10 Ways Parent-Child Yoga Can Help Your Family

Allowing parents to “just be,” and to work with and learn alongside, or even from, their child can have a powerful impact.
Allowing parents to “just be,” and to work with and learn alongside, or even from, their child can have a powerful impact. Getty Images/iStockphoto

Be sure to come meet Margot Brinley of Guru Girls at the Ultimate Playdate during The Southern Women’s Show on Friday, 8/26 and Sunday, 8/28 from 10am - 1pm at the Spotlight Stage. And don’t forget to grab your discounted tickets by using the promo code MOMSCLT16.

is not just for moms and dads - the benefits of exploring the world of yoga extend to the entire family and can be a bonding step towards increased mental and physical health. Here are some thoughts on why incorporating parent-child yoga can help the whole family.

1: Anywhere, Anytime, Anyhow

Yoga is easy to do anywhere at any time and requires minimal equipment, space or set-up. No fancy clothing is needed- just some comfortable clothes (yoga pants are nice) and a yoga mat. As a family, it can be easy to fill a little extra time with some easy yoga stretches together, as opposed to empty time on a screen.

2: Modeling

Children learn from watching their parents, and by engaging in yoga parents demonstrate the importance of prioritizing personal mental and physical health. In addition, parents prioritize the importance of the parent-child relationship.

3: Acceptance

In the parent-child dynamic there are few opportunities for mom and dad to learn along side their child. In many situations it is a parent’s responsibility to correct or teach. Allowing parents to “just be,” and to work with and learn alongside, or even from, their child can have a powerful impact. The family may benefit from incorporating this atmosphere of open-minded acceptance in the parent-child relationship.

4: Lighthearted and Playful

Family yoga should be playful and fun. Incorporating laughter and levity into the world of yoga is refreshing for any yogi. It is beneficial for parents and children to laugh together and parent-child yoga is an opportunity for children to interact with parents without the worry about being wrong.

5: Leave Screens/Social Media at the door

Living in our world dominated by social media, where we constantly hide behind a screen, it is important to prioritize time to be fully present in the parent-child relationship. By setting aside a designated time, where cell phones are left at the door, parents are prioritizing and sending the message that being in class together is important.

6: Positive Communication

Communication in any relationship can be difficult when there are conflicting needs. The parent-child dynamic can be difficult, especially during the child’s adolescent years when there is a drive for more independence. Yoga necessitates that each partner speak kindly and clearly to ensure safety (for example the parent-child will practice asking respectfully for more or less pressure in a partner pose.)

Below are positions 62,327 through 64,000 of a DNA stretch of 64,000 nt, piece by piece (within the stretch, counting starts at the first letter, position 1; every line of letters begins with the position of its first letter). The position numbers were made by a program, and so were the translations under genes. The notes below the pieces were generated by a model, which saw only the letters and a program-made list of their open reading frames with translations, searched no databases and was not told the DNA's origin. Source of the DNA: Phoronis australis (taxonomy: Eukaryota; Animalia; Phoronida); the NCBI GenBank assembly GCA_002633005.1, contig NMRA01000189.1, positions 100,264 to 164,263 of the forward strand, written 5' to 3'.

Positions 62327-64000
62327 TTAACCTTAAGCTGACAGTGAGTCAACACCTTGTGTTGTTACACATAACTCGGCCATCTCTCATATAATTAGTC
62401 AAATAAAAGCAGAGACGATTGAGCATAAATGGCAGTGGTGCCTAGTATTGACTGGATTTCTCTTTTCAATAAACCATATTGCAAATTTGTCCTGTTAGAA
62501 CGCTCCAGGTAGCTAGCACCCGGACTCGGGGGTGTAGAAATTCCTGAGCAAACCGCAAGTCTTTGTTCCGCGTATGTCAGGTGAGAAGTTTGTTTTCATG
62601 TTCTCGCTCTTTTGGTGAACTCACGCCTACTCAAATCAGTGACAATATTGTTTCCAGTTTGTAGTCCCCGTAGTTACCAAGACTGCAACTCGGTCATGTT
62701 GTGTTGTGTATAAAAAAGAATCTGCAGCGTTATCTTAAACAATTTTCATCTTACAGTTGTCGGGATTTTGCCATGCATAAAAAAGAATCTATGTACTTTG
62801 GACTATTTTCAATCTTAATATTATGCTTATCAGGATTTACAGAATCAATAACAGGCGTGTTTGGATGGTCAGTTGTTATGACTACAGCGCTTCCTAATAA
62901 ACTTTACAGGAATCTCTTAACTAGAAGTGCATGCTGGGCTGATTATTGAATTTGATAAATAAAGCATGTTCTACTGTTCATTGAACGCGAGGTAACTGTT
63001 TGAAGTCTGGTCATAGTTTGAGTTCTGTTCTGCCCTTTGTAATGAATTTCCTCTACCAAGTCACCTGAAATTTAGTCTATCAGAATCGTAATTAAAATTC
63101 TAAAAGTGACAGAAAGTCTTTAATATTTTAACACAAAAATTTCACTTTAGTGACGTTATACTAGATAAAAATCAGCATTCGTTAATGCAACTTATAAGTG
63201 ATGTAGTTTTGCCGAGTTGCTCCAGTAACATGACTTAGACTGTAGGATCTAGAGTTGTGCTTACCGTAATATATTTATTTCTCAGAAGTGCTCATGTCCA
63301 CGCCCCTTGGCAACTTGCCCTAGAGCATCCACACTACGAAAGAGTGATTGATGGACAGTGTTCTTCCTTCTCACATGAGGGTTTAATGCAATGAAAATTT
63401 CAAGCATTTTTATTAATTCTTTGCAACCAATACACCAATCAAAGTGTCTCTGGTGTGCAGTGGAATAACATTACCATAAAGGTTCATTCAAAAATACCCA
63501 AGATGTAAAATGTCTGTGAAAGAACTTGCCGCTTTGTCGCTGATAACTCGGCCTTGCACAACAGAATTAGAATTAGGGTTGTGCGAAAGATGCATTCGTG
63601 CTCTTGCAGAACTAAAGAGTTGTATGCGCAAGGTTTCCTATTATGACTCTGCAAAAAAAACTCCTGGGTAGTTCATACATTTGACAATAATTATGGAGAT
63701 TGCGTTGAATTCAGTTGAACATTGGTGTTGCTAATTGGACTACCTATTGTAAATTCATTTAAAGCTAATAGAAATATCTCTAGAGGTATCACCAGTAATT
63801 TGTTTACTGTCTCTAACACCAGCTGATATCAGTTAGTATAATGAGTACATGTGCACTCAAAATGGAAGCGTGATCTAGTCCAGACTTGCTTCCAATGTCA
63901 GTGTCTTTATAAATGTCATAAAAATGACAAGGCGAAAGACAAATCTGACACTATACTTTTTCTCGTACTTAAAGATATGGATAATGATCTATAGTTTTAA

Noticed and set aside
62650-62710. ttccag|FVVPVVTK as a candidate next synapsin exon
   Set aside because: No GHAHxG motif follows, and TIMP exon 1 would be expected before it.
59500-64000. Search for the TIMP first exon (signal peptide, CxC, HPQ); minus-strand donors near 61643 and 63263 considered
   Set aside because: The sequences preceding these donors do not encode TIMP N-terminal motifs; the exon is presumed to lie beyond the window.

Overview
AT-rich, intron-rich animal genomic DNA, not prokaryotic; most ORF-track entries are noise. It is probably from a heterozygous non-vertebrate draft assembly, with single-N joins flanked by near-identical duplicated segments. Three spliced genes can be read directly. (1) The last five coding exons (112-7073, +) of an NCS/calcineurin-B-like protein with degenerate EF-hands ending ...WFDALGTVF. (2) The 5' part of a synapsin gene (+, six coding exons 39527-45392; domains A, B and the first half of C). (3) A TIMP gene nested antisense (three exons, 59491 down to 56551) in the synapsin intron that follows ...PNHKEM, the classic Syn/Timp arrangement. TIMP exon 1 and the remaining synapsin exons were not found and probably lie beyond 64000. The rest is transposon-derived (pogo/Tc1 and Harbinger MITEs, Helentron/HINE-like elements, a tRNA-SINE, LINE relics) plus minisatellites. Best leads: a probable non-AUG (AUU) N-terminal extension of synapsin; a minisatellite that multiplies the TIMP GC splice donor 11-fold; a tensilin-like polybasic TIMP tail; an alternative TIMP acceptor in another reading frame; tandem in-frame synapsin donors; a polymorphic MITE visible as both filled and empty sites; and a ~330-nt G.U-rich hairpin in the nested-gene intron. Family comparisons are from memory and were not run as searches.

7: Increased Focus

Yoga can help to increase concentration and focus, which is beneficial in many aspects of life, including the parent-child relationship. Using some of the simple stretches and breathing exercises can be used as “brain breaks” outside of yoga class to help with homework or any time when increased attention is required.

8: Fitness Compliment

Yoga is a gentle path of fitness, which allows for a range of body types and fitness levels to participate. The physical fitness aspect of yoga can provide the endorphins to help create a positive, happy emotional state. The parent-child relationship can benefit from engaging in a feel-good activity together.

9: Connection

Yoga emphasizes the power of connection; connecting movement with breath, connecting in with the self, and connecting with others. There are many benefits that occur from taking time to mindfully connect in with the special parent-child relationship.

10: Transitional rest

The final pose of any yoga class is called Savasana, also known as “Corpse Pose” or final rest. Ending each class with this final rest is a treat designed to settle your mind, promote relaxation and allow space to come back to your life. Taking this time for transition is another aspect of yoga that can benefit our home-lives. After all, in yoga and in life, it is all about the journey, not the destination.

Margot Brinley, Licensed Clinical Social Worker, 200 hr. RYT and ”Grounded Kids” Yoga Instructor, has spent the past 25 years working primarily with adolescent girls and their families in therapeutic settings. Margot has come to appreciate the mental and physical health benefits of preventative programs, such as yoga.